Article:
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DACA recipient Javier Hernandez Kistte, 27, poses for a portrait outside his home in Los Angeles, California, U.S., January 24, 2018. REUTERS/Lucy Nicholson(reuters_tickers)
By Lucy Nicholson
LOS ANGELES (Reuters) - As U.S. President Donald Trump and congressional leaders discuss the fate of some 700,000 immigrants brought to the United States illegally as children, the young people whose lives hang in the balance fret about their future.
Reuters spoke to five people covered by the Obama-era Deferred Action for Childhood Arrivals, or DACA, program. Many older members of the group, nicknamed "Dreamers," balance college classes and jobs amid a looming March 5 deadline set by Trump to repeal the program unless Congress preserves it.
"I knew DACA was going to be rescinded, or at least I thought it was, the day he won the election," said Javier Hernandez Kistte, 27, referring to Trump's anti-immigration stance during the 2016 presidential campaign. Kistte arrived in the country with his family from Mexico City when he was 8 years old.
Trump wants tighter restrictions on immigration that he deems necessary to improve national security and protect the jobs of working class Americans. Supporters of the DACA program say eliminating it would punish people who were too young to know the consequences of their family's decision to move to the U.S. and remove productive people from the economy.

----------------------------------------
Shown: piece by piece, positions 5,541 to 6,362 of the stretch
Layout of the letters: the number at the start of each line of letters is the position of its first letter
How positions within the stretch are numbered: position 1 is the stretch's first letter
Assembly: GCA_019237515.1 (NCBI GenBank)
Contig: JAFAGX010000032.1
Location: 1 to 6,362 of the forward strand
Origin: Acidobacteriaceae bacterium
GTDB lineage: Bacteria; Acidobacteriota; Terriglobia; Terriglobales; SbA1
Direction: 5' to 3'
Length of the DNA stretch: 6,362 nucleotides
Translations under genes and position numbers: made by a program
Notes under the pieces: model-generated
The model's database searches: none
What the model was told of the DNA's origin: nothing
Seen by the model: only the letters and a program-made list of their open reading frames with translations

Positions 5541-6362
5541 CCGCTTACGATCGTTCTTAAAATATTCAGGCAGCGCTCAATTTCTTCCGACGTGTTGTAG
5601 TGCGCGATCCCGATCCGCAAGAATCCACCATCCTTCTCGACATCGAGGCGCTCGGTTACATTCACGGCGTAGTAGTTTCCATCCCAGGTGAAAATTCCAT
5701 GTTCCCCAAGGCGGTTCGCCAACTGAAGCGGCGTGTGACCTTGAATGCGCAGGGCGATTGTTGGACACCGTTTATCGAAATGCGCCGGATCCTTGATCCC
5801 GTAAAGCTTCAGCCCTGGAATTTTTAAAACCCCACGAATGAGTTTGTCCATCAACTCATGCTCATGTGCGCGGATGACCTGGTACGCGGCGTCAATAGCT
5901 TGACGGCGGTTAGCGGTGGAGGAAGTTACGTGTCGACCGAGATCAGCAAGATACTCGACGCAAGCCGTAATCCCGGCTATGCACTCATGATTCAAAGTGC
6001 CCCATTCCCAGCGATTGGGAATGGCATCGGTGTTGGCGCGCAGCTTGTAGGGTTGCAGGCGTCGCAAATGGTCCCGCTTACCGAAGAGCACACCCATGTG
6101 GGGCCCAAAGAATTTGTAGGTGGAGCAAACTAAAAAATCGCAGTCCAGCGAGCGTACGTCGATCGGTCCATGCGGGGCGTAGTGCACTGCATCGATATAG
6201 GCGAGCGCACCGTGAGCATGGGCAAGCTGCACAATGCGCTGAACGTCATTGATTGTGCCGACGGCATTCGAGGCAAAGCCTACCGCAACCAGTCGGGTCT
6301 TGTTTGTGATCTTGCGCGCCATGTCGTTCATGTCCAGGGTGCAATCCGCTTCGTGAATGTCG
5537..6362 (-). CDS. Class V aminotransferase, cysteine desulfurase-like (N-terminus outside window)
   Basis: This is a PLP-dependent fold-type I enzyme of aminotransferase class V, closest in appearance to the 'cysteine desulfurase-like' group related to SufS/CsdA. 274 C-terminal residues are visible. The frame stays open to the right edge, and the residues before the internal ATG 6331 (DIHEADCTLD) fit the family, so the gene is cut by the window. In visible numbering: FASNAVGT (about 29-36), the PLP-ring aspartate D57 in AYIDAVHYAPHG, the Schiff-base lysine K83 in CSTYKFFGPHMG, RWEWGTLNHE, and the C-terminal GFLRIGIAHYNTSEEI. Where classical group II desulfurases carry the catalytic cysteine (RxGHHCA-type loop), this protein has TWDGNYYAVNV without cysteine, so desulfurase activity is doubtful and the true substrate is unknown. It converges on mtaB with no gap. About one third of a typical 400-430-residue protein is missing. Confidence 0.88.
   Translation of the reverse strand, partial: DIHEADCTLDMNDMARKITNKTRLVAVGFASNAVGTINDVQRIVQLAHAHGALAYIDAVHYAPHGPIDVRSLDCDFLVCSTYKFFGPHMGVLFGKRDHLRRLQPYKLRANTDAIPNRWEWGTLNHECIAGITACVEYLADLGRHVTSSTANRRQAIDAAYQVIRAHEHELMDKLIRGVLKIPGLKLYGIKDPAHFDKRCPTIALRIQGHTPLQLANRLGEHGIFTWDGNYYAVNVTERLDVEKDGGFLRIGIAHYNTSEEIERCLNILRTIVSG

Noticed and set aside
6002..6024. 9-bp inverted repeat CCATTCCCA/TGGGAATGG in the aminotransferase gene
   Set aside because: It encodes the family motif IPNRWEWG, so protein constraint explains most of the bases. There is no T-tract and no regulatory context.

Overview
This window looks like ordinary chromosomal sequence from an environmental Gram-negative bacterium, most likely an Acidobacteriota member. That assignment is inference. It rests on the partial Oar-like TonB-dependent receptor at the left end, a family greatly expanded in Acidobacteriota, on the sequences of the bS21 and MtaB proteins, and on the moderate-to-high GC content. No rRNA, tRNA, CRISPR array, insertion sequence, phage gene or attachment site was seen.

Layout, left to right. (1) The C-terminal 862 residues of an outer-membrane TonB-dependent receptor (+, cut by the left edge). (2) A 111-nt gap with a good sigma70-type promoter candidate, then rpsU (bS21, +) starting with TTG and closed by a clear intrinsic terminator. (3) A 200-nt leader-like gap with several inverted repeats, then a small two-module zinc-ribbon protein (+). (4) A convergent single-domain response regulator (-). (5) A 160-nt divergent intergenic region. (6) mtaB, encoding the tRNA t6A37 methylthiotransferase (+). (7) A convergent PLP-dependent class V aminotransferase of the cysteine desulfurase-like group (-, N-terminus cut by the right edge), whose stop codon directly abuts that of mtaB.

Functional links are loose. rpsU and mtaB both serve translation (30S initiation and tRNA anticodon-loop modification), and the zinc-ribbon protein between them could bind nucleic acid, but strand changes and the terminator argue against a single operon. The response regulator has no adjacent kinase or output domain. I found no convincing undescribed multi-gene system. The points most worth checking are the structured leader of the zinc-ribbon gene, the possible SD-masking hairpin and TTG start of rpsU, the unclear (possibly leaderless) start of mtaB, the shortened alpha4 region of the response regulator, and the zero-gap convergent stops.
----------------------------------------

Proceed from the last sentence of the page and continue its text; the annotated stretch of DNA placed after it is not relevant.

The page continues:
Last week, senior White House officials outlined a plan that would offer a path to citizenship to about 2 million young illegal immigrants. The proposal also called for a border wall and curbs on some legal immigration programs, measures some Democrats have called unacceptable.
Some DACA beneficiaries said they did not realize where their families were headed when they set off for the United States.
"My parents told me we were coming to Disneyland," said Karla Estrada, 26. "We did not go to Disneyland."
Living under the radar and working illegally, several of the young people recalled rough, impoverished neighbourhoods, and seeing family members suffer depression or abuse drugs.
Barbara Hernandez, 26, of Santa Ana, California, said she had a brother who was fatally shot in a flurry of gang violence.
"That threw our family into a really big depression and my mom and my dad separated," she said.
DACA, which took effect in 2012, allowed Hernandez to work in education, but she quit her job when Trump said he was rescinding the program.
Brian Caballero, 25, lives in a converted ambulance on the campus of California State Polytechnic University in Pomona near Los Angeles, where he is pursuing a degree in electrical engineering.
Martha Valenzuela, 23, was brought to the U.S. when she was 2 years old. She has no memories of Mexico.
DACA allowed her to get a driver's license and to leave an informal job at a taqueria where she earned less than minimum wage. Now she works for a public relations firms as an account coordinator.
Looking at the possibility of the program being eliminated, Valenzuela is balancing preparations for a possible return to Mexico with activist work aimed at preserving DACA.
"It takes guts to have a dream and it takes guts to fight for it," she said.
(Writing by Sharon Bernstein; Editing by Scott Malone and Bernadette Baum)